**Proposition**: If $F$ is a field, let $F[x]$ be the ring of all polynomials whose coefficients are in $F$. The fraction field of $F[x]$, denoted $F(x)$, is defined to be the ratios $r(x) = f(x)/g(x)$ for $f(x),g(x)\in F[x]$ with $g(x) \not= 0$. The $F$-automorphisms$\dagger$ of $F(x)$ are linear-fractional changes of variables $r(x) \mapsto r((ax+b)/(cx+d))$ where $a,b,c,d\in F$ with $ad-bc \not= 0$.

${\dagger}$An $F$-automorphism of $F(x)$ is an automorphism of this field that keeps each element of $F$ fixed.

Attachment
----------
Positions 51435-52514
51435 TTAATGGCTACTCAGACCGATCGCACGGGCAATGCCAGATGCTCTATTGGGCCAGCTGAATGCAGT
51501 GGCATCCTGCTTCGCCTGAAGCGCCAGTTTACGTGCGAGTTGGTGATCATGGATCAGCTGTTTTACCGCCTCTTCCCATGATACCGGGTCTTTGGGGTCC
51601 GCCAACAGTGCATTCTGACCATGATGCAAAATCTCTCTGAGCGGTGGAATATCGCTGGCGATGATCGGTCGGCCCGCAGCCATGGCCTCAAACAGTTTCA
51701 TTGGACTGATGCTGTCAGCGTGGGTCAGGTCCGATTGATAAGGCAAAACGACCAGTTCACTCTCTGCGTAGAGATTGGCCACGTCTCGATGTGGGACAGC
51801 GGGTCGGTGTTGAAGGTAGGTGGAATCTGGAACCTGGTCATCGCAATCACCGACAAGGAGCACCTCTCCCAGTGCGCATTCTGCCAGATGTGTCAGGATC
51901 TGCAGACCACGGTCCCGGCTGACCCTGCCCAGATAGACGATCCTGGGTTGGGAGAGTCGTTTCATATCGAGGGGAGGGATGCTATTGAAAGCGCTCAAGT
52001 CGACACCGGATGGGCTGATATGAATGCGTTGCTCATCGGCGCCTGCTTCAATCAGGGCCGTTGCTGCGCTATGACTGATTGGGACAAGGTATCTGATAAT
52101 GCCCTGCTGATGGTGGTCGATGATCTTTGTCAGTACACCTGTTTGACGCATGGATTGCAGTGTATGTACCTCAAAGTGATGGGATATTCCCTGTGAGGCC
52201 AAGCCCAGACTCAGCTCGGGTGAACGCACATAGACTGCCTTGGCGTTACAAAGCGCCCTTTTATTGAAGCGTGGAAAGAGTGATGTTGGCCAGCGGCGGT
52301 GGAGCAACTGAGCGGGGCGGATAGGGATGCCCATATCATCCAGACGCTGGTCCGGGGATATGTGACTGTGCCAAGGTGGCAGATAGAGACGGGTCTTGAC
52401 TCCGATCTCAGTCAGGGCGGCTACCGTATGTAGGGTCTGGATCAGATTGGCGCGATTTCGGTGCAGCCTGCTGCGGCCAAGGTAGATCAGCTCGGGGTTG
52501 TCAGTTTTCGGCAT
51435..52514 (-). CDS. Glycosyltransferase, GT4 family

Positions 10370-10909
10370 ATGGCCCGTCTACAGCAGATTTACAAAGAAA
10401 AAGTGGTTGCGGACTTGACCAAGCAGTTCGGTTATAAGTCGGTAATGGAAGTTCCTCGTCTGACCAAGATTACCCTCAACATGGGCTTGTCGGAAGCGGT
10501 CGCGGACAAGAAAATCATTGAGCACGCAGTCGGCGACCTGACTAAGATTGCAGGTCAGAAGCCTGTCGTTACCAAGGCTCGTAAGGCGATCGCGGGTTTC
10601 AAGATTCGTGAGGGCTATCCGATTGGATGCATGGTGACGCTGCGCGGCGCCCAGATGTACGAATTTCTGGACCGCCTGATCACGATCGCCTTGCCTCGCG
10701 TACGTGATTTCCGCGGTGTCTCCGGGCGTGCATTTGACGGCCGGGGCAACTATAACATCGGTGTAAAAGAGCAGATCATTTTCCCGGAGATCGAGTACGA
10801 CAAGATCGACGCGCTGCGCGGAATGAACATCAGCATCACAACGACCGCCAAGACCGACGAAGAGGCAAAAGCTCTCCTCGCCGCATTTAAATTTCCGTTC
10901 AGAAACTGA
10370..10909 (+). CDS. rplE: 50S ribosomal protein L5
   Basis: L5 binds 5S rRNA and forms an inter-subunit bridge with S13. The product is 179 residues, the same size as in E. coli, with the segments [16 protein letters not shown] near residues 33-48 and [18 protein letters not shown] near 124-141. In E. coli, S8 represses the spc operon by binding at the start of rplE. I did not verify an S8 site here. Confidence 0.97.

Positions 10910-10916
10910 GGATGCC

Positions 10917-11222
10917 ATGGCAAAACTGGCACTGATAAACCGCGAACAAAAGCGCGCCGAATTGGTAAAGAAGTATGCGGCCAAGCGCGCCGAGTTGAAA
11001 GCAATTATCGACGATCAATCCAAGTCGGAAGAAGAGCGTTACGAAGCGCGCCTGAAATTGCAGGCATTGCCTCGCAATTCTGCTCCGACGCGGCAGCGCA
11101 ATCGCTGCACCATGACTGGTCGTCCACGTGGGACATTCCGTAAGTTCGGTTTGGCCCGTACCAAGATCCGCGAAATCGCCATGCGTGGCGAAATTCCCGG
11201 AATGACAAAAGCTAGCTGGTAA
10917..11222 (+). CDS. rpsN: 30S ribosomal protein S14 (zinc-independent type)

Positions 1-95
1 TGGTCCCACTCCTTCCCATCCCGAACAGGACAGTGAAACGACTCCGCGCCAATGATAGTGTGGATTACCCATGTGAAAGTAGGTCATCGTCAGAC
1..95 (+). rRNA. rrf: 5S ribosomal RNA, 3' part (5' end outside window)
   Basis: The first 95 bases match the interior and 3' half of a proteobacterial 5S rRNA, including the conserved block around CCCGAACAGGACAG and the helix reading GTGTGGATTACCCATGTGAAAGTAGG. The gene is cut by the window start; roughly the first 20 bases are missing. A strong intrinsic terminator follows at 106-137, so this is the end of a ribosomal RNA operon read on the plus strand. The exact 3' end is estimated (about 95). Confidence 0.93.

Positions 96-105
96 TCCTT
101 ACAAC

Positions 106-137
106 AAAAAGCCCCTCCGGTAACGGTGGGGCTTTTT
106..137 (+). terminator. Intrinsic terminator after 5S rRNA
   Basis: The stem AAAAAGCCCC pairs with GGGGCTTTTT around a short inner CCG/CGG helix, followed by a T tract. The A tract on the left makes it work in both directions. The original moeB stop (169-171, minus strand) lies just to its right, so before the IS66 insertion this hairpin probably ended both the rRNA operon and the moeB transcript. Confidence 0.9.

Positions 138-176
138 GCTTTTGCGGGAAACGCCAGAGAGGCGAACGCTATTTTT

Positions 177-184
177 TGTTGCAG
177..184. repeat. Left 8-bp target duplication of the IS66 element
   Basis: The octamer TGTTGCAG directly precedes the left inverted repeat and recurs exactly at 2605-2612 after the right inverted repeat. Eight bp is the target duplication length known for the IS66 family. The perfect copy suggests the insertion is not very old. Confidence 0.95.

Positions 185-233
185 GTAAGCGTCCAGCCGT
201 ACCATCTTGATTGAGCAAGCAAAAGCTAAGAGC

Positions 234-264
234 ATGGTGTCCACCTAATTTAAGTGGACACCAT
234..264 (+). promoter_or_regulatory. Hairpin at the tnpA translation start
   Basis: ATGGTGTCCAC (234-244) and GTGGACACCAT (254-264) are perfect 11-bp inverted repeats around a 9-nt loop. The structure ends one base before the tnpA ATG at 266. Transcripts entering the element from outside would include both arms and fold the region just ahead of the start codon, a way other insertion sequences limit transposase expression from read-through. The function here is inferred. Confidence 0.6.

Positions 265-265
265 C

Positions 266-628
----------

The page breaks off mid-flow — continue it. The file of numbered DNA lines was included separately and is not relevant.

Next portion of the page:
**Question 1**: Since the *motions* of hyperbolic surface correspond to the general Mobius transformation $\frac{ax+b}{cx+d}$ where $a,b,c,d \in \mathbb C$ with $ad-bc \not= 0$ (Poincare,1883), I want to know if the above statement has any geometric importance. Or is there any work related is done?

**Question 2**: What is the role of this result in the theory of conformal mappings? Or is there any related work (and references)?

**Unrelated Curiosity** If, further, $F$ is a commutative ring with identity, is the Proposition still true?